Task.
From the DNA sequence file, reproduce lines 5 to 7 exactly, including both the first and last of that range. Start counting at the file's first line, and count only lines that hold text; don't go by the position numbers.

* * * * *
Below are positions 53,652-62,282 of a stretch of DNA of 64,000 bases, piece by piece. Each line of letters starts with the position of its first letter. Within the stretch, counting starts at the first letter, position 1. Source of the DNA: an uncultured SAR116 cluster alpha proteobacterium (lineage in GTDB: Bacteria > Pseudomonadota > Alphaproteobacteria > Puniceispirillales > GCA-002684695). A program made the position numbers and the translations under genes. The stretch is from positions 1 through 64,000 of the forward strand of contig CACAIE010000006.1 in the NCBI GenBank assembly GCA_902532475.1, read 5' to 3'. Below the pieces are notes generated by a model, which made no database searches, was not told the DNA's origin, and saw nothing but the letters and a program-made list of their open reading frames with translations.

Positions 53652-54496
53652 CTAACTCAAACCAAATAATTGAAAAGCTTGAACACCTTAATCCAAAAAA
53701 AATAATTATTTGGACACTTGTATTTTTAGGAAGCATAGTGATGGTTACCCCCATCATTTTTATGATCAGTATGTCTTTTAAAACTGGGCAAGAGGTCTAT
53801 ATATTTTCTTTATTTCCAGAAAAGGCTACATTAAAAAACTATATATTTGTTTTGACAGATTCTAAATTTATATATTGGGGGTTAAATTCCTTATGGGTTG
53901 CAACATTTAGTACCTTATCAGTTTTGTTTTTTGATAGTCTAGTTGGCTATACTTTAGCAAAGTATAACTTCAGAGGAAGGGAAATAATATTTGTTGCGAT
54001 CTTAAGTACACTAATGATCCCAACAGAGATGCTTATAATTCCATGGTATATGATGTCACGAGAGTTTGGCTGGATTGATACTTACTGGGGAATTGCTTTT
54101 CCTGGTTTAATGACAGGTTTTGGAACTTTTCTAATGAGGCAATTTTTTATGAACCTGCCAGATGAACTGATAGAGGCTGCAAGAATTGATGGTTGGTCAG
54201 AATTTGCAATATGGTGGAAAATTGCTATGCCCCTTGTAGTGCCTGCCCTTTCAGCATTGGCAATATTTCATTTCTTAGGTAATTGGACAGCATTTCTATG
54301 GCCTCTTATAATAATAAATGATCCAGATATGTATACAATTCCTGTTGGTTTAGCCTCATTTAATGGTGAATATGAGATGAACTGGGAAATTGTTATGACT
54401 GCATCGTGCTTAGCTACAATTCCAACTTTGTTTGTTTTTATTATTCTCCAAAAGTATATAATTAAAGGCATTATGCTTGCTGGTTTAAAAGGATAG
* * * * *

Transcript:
53801 ATATTTTCTTTATTTCCAGAAAAGGCTACATTAAAAAACTATATATTTGTTTTGACAGATTCTAAATTTATATATTGGGGGTTAAATTCCTTATGGGTTG
53901 CAACATTTAGTACCTTATCAGTTTTGTTTTTTGATAGTCTAGTTGGCTATACTTTAGCAAAGTATAACTTCAGAGGAAGGGAAATAATATTTGTTGCGAT
54001 CTTAAGTACACTAATGATCCCAACAGAGATGCTTATAATTCCATGGTATATGATGTCACGAGAGTTTGGCTGGATTGATACTTACTGGGGAATTGCTTTT